R. Baskaran has been studying climatic variations and planning his crops accordingly to achieve a good yield, even under drought conditions.
Drought management is the main concern in government agriculture departments, NGOs and farmers groups in Tamil Nadu, Karnataka and Kerala. The three states are under severe drought and farmers under distress with declining productivity. The delta region, often called the “rice bowl of Tamil Nadu,” is trying to grapple with the situation. In the last ten years, drought has become more common than floods, but has been managed with little success.
No scientific data, government steps or research has been able to help farmers overcome drought. Only the example of Israel’s booming agriculture thanks to drip irrigation is cited. To an extent, this has been working in Maharashtra, Karnataka and some other states. But for drip irrigation there has to be water in wells or lakes. It will not work in places that have no water or are prone to acute water scarcity like the Ramnad district in Tamil Nadu.
Farmers need to understand the cycle and the relation between seasons and crops. If the season is good with bountiful rain, farmers should select paddy; if the season is moderately hot and moist, they should go with millet grains. If their crop is selected as per the expected climate, they will have crops in their field for the whole year. They can cultivate using less water. This is the best way farmers should do farming and face climate variations, says R. Baskaran, a leading organic farmer from Thenampadugai village, near Kumbakonam Tamil Nadu.
Baskaran is doing a lot of research in analysing the weather pattern regularly and its effects on crops. His on-field research on climate change and its effect on agriculture also brought significant practical solutions for farmers to adopt climate resilient approaches to farming, both in the delta region and also in other parts of Tamil Nadu.
According to him, the amount of rainfall that the region received was very good about 20 years ago, which helped to fill ponds and lakes for nearly ten months in a year.
“This has contributed to cultivation of two crops in a year. The rainy days were for three months in a year. Now, the water is running only for a month in the Cauvery river and that too not for all 30 days. All the water resources have become dry and only those who have bore well and electricity are involved in farming. The majority of the agriculture lands have become fallow,” he says.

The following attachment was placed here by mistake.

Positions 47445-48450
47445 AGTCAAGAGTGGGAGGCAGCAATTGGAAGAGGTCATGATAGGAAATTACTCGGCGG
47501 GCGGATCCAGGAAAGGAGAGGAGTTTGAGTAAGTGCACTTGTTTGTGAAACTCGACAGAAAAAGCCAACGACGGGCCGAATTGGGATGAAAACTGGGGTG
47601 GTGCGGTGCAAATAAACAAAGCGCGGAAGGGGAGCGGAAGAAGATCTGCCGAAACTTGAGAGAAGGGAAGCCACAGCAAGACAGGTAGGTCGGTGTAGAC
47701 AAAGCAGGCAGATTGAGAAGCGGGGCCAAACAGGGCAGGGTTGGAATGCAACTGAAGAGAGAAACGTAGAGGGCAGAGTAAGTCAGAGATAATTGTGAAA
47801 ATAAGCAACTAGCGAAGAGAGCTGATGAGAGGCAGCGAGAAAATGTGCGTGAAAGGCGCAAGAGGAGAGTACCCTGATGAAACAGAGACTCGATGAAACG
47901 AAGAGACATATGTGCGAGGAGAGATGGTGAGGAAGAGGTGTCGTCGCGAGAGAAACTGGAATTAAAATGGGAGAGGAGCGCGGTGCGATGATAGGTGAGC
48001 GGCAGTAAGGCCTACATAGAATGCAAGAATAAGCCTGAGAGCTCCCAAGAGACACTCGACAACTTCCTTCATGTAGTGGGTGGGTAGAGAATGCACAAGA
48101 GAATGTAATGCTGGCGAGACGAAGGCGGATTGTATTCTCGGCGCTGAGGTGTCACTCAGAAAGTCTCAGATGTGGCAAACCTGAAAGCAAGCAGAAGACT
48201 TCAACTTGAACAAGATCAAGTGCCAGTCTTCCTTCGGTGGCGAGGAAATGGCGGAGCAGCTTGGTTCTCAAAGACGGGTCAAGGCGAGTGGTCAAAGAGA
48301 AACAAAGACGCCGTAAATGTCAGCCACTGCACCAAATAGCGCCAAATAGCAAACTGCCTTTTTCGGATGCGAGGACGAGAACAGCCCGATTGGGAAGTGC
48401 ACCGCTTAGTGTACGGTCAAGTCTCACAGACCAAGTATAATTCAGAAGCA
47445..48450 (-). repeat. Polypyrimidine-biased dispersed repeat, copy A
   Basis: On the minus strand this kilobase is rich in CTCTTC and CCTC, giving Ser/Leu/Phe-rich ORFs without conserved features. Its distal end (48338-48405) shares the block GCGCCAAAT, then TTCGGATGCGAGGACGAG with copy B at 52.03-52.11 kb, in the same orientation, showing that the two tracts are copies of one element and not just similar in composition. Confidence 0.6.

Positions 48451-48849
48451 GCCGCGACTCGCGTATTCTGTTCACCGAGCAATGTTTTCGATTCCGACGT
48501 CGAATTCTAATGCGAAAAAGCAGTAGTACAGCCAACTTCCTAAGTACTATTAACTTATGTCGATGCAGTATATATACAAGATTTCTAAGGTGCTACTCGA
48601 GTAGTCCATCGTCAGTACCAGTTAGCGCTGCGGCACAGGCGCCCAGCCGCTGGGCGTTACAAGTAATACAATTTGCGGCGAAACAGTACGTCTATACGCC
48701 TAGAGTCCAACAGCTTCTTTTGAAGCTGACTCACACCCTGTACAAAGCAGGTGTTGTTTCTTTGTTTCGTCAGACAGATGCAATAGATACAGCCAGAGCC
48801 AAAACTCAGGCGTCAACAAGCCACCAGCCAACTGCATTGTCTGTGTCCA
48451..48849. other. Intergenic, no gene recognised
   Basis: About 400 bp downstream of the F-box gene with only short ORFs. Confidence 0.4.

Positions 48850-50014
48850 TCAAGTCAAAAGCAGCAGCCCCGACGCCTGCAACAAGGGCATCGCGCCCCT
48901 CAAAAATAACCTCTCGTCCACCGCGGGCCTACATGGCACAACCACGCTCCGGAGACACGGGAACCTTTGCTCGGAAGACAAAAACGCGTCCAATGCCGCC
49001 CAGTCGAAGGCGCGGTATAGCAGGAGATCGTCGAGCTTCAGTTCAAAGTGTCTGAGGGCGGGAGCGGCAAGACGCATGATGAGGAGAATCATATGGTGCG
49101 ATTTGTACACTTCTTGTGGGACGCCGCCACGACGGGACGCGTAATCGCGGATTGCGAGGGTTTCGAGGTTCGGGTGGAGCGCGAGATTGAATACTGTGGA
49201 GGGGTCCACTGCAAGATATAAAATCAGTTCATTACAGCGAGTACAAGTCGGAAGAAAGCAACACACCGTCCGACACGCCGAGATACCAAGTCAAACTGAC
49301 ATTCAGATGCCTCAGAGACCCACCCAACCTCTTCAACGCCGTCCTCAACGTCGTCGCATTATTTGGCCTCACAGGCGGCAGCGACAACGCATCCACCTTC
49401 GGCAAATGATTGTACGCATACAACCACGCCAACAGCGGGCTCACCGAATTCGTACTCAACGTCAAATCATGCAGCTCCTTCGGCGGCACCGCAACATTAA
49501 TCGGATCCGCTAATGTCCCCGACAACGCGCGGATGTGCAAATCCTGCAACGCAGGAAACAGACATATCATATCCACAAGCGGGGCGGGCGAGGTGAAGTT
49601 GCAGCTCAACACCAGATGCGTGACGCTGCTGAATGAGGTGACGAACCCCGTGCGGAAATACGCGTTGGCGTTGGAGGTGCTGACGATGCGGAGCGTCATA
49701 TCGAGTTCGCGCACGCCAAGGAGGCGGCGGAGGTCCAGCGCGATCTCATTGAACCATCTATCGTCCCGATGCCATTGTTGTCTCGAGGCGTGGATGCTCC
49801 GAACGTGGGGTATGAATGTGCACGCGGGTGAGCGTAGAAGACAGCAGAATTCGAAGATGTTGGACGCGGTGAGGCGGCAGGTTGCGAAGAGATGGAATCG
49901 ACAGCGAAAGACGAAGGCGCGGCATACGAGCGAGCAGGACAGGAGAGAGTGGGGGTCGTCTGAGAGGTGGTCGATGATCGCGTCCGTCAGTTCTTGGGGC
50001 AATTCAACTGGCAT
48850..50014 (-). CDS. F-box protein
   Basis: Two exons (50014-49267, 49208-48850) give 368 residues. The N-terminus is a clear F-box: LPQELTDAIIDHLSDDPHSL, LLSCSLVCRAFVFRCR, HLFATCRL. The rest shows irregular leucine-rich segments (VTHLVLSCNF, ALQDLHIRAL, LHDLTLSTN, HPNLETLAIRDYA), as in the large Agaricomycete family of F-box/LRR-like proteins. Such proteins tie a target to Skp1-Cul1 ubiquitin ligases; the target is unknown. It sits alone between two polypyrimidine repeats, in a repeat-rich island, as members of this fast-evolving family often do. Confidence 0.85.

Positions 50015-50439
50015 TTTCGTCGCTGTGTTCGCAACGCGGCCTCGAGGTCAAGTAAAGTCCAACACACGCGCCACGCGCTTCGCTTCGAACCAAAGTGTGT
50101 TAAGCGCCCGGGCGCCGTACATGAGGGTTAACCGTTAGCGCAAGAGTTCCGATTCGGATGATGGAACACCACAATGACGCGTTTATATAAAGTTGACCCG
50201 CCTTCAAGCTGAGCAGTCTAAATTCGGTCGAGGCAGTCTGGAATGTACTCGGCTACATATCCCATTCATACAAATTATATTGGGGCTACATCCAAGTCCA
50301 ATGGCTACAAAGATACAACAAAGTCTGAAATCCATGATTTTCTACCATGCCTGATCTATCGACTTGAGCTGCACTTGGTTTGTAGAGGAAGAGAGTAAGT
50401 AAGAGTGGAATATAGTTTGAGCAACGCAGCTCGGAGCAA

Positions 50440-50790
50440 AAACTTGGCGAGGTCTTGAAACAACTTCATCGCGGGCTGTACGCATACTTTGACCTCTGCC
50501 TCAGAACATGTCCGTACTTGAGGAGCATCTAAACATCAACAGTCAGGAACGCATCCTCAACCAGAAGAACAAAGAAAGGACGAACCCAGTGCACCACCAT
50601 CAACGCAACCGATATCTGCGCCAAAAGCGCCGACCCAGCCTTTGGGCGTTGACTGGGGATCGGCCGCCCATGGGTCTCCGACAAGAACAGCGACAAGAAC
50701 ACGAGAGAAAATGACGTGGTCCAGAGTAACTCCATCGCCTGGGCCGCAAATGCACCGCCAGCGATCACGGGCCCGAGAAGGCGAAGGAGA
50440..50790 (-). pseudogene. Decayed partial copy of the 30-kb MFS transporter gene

On his analysis of the rain fall pattern from 1991-95, Baskaran says there were regular seasonal rains and that helped the farmers cultivate crops for two seasons in a year.
“In the year 2000, the rain fall has started to reduce gradually in to one cropping season in a year. Then the period 2000-2004, the rainfall has reduced drastically and lead to the severe drought situation. But in 2005, there was abundant rains which lead to flood situation. After that, the change in rain fall pattern started fluctuating. Sometimes excess and sometime insufficient rain became a normal pattern until 2010. Then, the years 2012 and 2013 were very severe drought years,” explains Baskaran.
According to his analysis, there was a drought period every five years in Tamil Nadu and then one year with excess rain. Then it goes down again to severe drought and less than ten days rain in a year.
Because of this unpredictable rainfall pattern and climatic variations, farmers cannot adopt a particular strategy in farming. Even meteorological predictions are often not able to give correct information. Hence, farmers have to cope with the rainfall pattern, using their own farming experience and plan their strategies accordingly. While doing so, if that particular year is one with a dry spell, the crops get affected by water shortage. If it rains in a particular year, the crops get spoiled with flood water.
Baskaran says he evolved his own climate resilient approaches based on his experience in paddy farming and his observation of changing weather patterns. He emphasises the need for farmers to have a holistic outlook in paddy farming with a clear understanding on the characteristic features of paddy plant.
While analysing the characteristic features of paddy, a philosophy of drying and wetting was observed. Between 2011 and 2014, the availability of water gradually reduced and it gave a bad yield in the drought years. In 2012, after October, this region received seven days of rain and after that there was no rain at all throughout the year.
During that year, kharif was the major cropping period. After the introduction of hybrid seeds but the intensification of the Cauvery water sharing issue, approaches have changed, with transplantations taking place with the help of electricity based equipments. Farmers slowly moved away from natural processes and changed their methods. Earlier, traditional farming system was adopted with rotation and cyclic approach.